That's the best you can get right now without digging right into the stats data base, and even then I'm not sure what you can easily find. Hope that helps.

Edward

vlade said...

Many thanks Edward.
I'm curious how some people in CZ keep saying "it's not our problem, we don't have a crisis" with the economy (and its growth) so dependent on EU27 markets, with Germany and Slovakia being almost 40% of all exports (and both of them are likely to suffer in the next couple of years). If we say that eurozone drops by 0.8% next year, and do a back-of-the-envelope calculation, it could mean about 3% yoy export drop (3.5% drop in EU economy & 85% exports heading there. Simplified, but would do as an estimate). That will affect GDP quite a bit - I couldn't find a detailed decomposition on the site where I could plug just different import/export numbers and see the impact on GDP.
EU zone will moreover get a currency advantage, because EUR dropped vs. USD (which I believe the majority of EU exports is priced in), while CZK went up agains EUR (which I believe is what most of the CZK exports are priced in).

One more question though. Any idea what is the wholesale funding/domestic deposit ratio for CZ banks? (i.e. how much they rely on foreign credit to lend)

Edward Hugh said...

Hi again,

"I'm curious how some people in CZ keep saying "it's not our problem, we don't have a crisis" "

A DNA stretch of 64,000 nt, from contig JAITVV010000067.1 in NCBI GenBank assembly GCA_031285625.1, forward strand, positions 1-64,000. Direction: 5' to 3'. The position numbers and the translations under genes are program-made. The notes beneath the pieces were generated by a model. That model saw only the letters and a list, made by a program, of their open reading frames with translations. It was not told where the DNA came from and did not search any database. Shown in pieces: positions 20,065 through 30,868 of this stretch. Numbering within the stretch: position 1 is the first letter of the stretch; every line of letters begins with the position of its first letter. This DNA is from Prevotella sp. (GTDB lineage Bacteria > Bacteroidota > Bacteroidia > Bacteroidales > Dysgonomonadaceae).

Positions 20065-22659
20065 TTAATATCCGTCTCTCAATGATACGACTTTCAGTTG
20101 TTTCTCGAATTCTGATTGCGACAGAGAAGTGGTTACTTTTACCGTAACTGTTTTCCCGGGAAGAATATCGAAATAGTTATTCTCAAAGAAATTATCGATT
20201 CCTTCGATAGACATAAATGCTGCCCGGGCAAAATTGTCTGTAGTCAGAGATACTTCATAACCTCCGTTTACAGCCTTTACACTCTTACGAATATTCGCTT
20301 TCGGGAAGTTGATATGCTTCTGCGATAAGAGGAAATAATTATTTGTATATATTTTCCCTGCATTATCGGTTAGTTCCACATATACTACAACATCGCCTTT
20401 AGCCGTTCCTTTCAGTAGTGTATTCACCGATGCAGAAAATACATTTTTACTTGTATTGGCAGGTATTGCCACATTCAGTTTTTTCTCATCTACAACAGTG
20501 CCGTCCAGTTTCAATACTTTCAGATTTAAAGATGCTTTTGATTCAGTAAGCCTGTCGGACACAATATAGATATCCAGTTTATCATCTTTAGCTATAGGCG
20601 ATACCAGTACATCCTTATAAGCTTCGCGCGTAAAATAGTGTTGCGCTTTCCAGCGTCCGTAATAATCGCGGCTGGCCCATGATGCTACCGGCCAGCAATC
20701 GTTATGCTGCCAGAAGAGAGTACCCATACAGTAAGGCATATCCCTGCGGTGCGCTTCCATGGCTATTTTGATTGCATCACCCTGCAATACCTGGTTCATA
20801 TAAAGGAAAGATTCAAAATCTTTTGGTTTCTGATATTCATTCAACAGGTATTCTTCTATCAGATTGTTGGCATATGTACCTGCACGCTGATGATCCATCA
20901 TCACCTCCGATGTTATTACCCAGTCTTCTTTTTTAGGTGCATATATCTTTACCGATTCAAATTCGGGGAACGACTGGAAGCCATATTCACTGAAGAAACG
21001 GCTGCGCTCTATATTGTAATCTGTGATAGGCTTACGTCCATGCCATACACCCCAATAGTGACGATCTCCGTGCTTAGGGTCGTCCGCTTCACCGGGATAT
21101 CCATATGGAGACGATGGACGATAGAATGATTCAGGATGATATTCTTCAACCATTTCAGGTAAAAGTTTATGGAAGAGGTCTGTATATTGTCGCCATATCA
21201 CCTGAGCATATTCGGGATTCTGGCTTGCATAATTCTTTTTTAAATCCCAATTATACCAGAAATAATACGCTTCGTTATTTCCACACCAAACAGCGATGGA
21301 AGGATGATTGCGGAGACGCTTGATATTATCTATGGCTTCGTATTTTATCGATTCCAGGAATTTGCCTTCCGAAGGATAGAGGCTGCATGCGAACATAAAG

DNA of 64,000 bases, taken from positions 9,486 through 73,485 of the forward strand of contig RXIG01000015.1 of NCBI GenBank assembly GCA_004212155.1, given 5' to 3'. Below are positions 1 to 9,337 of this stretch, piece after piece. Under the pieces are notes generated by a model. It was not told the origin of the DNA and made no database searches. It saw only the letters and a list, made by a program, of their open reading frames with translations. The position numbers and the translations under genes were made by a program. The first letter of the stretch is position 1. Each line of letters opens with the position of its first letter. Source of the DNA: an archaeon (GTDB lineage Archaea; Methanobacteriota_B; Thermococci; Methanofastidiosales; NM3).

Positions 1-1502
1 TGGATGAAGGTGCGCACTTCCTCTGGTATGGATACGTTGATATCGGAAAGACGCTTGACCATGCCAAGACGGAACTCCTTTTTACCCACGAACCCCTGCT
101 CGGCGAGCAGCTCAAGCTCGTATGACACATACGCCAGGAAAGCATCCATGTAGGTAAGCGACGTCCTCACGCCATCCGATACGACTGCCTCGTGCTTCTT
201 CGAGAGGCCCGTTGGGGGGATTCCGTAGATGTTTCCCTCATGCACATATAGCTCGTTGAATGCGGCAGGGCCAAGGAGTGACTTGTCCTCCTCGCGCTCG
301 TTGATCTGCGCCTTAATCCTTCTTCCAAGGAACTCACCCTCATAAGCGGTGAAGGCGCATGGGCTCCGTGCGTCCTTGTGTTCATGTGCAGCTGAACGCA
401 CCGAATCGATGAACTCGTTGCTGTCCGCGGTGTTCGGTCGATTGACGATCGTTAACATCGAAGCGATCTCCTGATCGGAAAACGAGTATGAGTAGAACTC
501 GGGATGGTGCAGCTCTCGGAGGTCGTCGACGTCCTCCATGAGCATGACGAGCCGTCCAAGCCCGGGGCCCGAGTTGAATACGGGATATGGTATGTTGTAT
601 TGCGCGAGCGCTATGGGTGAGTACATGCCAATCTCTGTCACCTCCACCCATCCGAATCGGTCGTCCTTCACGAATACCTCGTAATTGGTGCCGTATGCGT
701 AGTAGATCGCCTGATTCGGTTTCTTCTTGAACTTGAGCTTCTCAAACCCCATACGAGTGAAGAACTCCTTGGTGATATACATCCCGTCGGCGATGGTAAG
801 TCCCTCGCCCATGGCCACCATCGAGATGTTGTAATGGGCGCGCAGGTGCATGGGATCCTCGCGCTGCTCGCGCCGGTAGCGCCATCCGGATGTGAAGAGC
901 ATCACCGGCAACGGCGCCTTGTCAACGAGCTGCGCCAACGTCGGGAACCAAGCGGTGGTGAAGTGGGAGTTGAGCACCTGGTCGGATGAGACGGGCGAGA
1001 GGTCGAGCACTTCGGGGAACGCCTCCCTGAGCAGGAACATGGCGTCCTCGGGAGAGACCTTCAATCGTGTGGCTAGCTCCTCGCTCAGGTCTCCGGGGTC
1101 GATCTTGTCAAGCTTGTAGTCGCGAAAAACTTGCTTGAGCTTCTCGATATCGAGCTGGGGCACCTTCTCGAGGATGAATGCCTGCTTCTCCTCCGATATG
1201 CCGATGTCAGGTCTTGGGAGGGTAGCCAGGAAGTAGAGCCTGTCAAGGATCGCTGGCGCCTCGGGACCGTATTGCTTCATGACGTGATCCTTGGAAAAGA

Well this is a problem right across the CEE I think. Of course the CR does have one of the stronger economies, at least on the face of it. But that doesn't mean you won't get a recession, since this is more than likely going to be a regional thing in 2009.

"with Germany and Slovakia being almost 40% of all exports (and both of them are likely to suffer in the next couple of years)."

Exactly, and Germany is headed into what seems to be a quite sharp and ugly recession as far as I can see. Did you know that Germany exports almost as much to the CR as it does to China?

"If we say that eurozone drops by 0.8% next year, and do a back-of-the-envelope calculation, it could mean about 3% yoy export drop (3.5% drop in EU economy & 85% exports heading there."

Oh yes, you're definitely on the right track here.

"while CZK went up agains EUR (which I believe is what most of the CZK exports are priced in)."

Well, this is the position at the moment, but as the central bank lowers interest rates and sentiment towards the CR changes, the koruna could drop significantly, which I think would be fine for exports, and probably not too bad for households, since I'm not sure there has been that much fx borrowing given the low rates available locally, but could be very bad news for banks if they had been funding lending in euros, of even worse (the Austrian banks) in CHF.


"Any idea what is the wholesale funding/domestic deposit ratio for CZ banks? (i.e. how much they rely on foreign credit to lend)"

I don't know, but interesting how we come round to the same point. Basically if you look at the way the Prague stock market has crunched to a halt when Erste have a problem, and then there is Orco. I think there is a lot of dirty washing about to come out for cleaning.

vlade said...

Very interesting. I never thought about the impact of the FX moves on the CZ bank financing, but this may actually explain the fast appreciation of CZK (as they would be buying CZK with their borrowed EUR/CHF, supporting appreciation of CZK). It would be very interesting to look at the correlation in the growth of the domestic credit and the CZK move vs. EUR, which could be an indirect indication of the level of foreign funding.

Totally agree on the CZK probably detoriating, my worry would be that it will kill the exporters before they manage to recover.